Websites are tricky in that they give you the power to create anything and everything. Due to this, though, many feel neutered at such an expanse of potential. Where should you even begin? Should it be flashy? Does it need to have gimmicks or should it just be text? While no one can answer those questions except for you, other questions regarding what not to do are very clear and very concise. Save yourself time and money by learning from the mistakes of others.
1. You Don’t Have a Plan
Professionals rarely go in blind. Instead, they spend a lot of backend time researching and developing their plan of attack. This allows them to then enter into what would have been an unknown situation and flourish. Information is power, even when it comes to creating your new website. Why would you flounder around with content for your site when you could have it already developed and ready to post? Sculptors aren’t given chunks of marble and asked to “wing it,” so why would you get a website and try to come up with good content on the fly? Just because you have a domain name doesn’t mean you’ll automatically inspire a retinue of visitors. Know what your competition is up to, see how they interact with their visitors, understand website add-ons that increase value and those that detract, and otherwise research as much as you can so that you are ready to launch as soon as the design is settled.
2. You Don’t Hire a Professional
3. You Don’t Choose the Right Web Host
There are many types of web hosting available to you be they free or paid. If free, they’ll no doubt have the company’s name attached (yoursite.weebly.com). If paid, you’ll have almost total control over the site’s address as well as content. That being said, one is not necessarily better than the other just because you’ll have your own domain name. If you plan on running a heavy ecommerce business, for instance, it will serve you well to research web hosting services with well-regarded and highly-rated ecommerce solutions. Places like Etsy are great solutions for products that don’t give you your own domain but do give you a solid, tested and respected means of doing business online when goods are involved. Customers have multiple payment methods while you have multiple means of helping them with things like returns or refunds.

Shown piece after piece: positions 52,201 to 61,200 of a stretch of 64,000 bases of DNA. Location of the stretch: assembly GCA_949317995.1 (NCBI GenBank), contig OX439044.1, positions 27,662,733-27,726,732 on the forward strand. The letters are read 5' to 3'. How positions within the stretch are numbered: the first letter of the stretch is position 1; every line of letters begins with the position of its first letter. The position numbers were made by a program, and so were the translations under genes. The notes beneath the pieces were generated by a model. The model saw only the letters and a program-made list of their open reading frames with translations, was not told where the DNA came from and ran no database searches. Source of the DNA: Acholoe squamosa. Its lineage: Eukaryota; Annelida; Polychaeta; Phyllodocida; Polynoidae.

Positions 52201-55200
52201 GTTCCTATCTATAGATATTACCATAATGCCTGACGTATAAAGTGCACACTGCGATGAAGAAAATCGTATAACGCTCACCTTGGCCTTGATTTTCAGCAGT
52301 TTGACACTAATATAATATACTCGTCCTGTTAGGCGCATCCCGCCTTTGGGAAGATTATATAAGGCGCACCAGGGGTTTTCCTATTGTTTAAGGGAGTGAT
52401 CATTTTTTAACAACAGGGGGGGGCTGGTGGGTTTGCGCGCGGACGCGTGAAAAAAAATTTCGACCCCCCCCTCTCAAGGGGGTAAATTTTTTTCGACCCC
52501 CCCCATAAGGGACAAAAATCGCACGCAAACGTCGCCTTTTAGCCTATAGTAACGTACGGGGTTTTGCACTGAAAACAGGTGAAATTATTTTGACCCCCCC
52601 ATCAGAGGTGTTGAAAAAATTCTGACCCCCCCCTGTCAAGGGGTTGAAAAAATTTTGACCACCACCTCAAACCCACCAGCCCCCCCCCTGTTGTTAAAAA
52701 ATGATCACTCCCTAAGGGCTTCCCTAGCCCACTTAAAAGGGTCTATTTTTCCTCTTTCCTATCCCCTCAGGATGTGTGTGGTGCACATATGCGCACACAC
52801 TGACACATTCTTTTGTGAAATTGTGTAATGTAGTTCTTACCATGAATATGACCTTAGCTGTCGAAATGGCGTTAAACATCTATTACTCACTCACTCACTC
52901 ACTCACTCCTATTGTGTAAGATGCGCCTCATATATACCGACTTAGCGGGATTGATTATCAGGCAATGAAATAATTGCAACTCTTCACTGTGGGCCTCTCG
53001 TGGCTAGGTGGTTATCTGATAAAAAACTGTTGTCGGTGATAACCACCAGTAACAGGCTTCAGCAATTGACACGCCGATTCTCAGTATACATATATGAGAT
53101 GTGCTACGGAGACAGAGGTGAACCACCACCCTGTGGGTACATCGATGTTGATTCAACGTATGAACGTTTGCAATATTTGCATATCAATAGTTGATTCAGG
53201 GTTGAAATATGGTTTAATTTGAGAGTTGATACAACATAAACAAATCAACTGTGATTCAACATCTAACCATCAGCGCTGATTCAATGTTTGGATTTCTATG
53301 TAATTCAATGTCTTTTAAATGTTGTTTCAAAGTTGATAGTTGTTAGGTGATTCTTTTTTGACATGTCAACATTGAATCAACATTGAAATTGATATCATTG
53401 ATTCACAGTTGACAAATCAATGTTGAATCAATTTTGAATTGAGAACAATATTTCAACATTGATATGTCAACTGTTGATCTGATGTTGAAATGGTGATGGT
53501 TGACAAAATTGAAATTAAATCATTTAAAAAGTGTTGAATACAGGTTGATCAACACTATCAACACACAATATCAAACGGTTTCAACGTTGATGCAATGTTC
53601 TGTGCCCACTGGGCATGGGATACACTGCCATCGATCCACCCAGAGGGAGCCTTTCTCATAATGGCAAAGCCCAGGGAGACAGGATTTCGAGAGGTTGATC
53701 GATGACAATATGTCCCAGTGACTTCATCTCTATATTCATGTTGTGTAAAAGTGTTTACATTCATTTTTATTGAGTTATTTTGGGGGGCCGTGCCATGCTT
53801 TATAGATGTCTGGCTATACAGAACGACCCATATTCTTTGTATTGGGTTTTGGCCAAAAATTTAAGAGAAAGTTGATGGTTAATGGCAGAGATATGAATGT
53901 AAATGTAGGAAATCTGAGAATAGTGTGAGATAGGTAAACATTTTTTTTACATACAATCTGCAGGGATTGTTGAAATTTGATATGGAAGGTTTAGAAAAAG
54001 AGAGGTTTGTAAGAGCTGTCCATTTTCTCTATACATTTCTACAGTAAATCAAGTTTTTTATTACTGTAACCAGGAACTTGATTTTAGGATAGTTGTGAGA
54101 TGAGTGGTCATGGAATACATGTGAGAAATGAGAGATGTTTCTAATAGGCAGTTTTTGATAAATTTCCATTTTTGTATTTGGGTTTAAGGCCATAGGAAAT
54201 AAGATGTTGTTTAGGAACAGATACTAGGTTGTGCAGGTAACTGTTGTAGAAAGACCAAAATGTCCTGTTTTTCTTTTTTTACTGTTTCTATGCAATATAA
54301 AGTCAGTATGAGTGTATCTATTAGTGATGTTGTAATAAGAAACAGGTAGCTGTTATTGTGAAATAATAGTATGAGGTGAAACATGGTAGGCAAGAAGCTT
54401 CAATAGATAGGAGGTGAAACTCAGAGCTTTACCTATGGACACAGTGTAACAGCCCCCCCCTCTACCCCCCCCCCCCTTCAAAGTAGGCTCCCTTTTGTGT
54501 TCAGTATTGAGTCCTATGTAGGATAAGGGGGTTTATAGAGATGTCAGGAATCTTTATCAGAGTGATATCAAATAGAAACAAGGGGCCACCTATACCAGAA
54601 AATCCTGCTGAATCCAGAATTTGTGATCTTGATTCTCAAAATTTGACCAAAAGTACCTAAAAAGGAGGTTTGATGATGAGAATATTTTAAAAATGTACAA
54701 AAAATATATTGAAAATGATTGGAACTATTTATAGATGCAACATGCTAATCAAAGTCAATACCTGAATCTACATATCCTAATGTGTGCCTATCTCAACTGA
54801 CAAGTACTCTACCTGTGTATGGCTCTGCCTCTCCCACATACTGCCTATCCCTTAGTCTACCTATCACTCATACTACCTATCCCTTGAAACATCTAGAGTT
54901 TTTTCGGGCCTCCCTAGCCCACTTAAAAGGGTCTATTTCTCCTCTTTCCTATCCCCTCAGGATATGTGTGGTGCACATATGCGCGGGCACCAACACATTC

4. You Aren’t Mobile Friendly
As it currently stands, 46% of all users browse the Internet using strictly their phones. This percentage continues to increase as more casual users are added to the statistic. In short, if your website is not mobile friendly, you are severely muting your reach thereby severely stunting your potential to grow. Luckily, most web hosts have built-in mobile integration that is optimized for use on phones. However, if yours isn’t, it’s time to either figure out how to make your current site friendly for phones or to move to another host altogether. You only have five seconds to impress new visitors. If it takes five seconds to load a website, you’ve lost them before they were ever even exposed to your information.
5. You Don’t Balance
All great websites are an equal balance of design and message. Too much of either is a bad thing. Take blogs, for instance. Though designed to be mostly words, there has to be some sort of design in place as a way to visually entrance visitors that stop by for a quick peek at what you’re offering. If there is too much message, the words will scare away all those that aren’t fans of reading through a mire of vocabulary that may or may not give them the information they’re in search of. On the other hand, too much design means your visitors will never be able to figure out where the pertinent information actually is. Though gimmicks are cute because they are new, forcing your visitors to click on more than one thing to find your address or your email virtually guarantees over half of them will simply give up and head to your competitor’s site where the information is easy to obtain.
From beginning to end, websites are veritable blank canvases where anything you dream can be made real. That being said, not all of your virtual dreams are good ideas. Keep your design open and implement decisions based on the mistakes of others as a way to save time and money. Why would you repeat a proven, failed idea instead of accepting the wisdom and using that time, instead, to try out new innovations? Treat your site with respect, and it will yield the type of success you’re looking for.